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Real Output Costs of Financial Crises: A Loss Distribution Approach

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  • Daniel Kapp
  • Marco Vega

Abstract

We study cross-country GDP losses due to financial crises in terms of frequency (number of loss events per period) and severity (loss per occurrence). We perform the Loss Distribution Approach (LDA) to estimate a multi-country aggregate GDP loss probability density function and the percentiles associated to extreme events due to financial crises. We find that output losses arising from financial crises are strongly heterogeneous and that currency crises lead to smaller output losses than debt and banking crises. Extreme global financial crises episodes, occurring with a one percent probability every five years, lead to losses between 2.95% and 4.54% of world GDP.

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File URL: http://arxiv.org/pdf/1201.0967
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Paper provided by arXiv.org in its series Papers with number 1201.0967.

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Date of creation: Jan 2012
Date of revision: May 2012
Handle: RePEc:arx:papers:1201.0967

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  1. Furceri, Davide & Zdzienicka, Aleksandra, 2011. "How costly are debt crises?," MPRA Paper 30953, University Library of Munich, Germany.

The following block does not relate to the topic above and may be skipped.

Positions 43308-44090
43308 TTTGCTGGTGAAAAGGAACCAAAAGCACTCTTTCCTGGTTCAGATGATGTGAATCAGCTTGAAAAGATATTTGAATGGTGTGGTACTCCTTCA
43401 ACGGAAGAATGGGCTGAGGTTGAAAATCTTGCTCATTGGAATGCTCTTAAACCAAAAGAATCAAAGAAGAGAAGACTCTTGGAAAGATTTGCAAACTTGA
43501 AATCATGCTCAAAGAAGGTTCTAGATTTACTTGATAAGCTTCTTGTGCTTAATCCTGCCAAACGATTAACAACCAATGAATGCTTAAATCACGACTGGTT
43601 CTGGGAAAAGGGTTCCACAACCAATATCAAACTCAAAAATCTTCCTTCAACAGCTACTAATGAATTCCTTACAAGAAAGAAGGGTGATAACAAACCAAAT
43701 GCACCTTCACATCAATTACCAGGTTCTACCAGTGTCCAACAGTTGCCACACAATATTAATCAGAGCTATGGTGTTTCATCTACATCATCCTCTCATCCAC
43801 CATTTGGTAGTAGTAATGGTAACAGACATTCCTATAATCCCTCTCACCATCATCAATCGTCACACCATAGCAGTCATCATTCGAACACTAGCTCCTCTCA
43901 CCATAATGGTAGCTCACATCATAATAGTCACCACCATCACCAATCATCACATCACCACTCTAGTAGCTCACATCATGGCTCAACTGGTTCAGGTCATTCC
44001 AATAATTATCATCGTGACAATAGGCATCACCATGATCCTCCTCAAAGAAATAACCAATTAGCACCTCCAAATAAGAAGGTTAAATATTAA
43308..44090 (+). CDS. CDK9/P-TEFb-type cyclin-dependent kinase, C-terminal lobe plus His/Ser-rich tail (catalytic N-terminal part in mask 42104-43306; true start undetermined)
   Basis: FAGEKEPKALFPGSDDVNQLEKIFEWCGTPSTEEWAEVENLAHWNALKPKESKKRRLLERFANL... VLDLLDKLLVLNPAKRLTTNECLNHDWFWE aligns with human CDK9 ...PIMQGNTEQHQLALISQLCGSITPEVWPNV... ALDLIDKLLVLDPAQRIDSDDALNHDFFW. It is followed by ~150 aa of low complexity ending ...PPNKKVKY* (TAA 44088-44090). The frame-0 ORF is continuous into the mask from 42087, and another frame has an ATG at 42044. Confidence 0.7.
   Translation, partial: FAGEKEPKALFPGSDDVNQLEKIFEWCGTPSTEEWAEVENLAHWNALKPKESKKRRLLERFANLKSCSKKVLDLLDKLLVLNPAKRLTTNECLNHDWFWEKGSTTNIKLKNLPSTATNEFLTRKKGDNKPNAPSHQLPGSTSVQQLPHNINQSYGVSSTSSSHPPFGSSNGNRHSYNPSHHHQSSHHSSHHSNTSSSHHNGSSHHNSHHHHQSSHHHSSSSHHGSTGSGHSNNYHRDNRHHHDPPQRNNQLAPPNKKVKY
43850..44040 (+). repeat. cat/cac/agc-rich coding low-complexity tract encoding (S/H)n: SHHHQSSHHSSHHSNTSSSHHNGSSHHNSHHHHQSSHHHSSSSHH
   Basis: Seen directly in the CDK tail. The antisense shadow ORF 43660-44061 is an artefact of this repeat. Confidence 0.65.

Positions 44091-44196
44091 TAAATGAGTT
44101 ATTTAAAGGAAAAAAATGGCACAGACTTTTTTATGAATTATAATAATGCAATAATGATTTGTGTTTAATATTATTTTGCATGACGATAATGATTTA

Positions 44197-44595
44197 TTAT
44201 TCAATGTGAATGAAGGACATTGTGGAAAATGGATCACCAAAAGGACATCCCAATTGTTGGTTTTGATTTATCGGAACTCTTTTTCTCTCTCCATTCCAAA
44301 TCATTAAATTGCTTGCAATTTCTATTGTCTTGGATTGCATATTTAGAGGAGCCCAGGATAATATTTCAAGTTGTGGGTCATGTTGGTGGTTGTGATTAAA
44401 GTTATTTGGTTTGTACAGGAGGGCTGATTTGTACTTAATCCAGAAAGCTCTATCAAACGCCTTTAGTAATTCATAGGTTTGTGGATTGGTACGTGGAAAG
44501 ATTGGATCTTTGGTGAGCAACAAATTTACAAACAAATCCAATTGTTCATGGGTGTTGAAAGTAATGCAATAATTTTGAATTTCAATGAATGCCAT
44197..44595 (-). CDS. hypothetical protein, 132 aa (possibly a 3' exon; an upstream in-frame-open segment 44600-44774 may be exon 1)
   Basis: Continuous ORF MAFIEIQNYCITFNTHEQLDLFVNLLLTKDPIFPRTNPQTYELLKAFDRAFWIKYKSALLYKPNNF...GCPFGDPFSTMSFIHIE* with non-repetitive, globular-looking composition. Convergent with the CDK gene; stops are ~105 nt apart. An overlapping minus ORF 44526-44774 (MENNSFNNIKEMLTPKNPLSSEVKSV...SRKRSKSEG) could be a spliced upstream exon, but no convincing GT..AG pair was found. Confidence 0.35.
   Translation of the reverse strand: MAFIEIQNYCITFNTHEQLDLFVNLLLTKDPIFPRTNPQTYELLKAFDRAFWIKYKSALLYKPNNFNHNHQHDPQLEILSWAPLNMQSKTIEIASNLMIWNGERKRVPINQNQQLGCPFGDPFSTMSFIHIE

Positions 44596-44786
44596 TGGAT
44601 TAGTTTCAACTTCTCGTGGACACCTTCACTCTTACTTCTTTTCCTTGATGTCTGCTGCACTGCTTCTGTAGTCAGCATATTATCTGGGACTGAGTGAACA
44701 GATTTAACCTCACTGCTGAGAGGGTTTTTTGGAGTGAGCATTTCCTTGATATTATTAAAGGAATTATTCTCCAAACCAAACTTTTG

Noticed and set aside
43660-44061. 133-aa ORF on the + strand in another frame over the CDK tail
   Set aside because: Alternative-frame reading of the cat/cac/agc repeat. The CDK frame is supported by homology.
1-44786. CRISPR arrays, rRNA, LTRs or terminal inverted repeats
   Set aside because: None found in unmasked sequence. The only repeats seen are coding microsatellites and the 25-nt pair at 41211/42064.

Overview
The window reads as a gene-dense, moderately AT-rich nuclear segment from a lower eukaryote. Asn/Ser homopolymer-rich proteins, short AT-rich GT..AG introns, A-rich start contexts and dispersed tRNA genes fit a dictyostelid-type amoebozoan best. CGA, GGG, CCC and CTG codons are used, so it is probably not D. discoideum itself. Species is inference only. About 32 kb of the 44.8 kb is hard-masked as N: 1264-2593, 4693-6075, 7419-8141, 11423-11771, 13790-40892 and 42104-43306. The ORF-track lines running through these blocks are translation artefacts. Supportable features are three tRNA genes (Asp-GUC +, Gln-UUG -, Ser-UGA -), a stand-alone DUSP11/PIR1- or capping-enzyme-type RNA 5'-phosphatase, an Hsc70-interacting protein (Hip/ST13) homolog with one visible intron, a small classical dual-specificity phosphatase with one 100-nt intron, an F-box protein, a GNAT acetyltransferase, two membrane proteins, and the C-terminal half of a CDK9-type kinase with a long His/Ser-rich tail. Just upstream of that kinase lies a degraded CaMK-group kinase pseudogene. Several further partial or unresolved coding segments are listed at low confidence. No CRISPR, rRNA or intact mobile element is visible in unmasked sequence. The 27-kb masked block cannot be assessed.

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Cited by:
  1. Boonman, Tjeerd M., 2013. "Sovereign defaults, business cycles and economic growth in Latin America, 1870-2012," Research Report 13010-EEF, University of Groningen, Research Institute SOM (Systems, Organisations and Management).
  2. Joshua Aizenman & Hiro Ito, 2013. "Living with the Trilemma Constraint: Relative Trilemma Policy Divergence, Crises, and Output Losses for Developing Countries," NBER Working Papers 19448, National Bureau of Economic Research, Inc.
  3. Sever, Can, 2014. "Systemic Liquidity Crisis with Dynamic Haircuts," MPRA Paper 55602, University Library of Munich, Germany.
  4. Tolga Umut Kuzubas & Burak Saltoglu & Can Sever, 2014. "Systemic Risk and Heterogeneous Leverage in Banking Network: Implications for Banking Regulation," Working Papers 2014/01, Bogazici University, Department of Economics.

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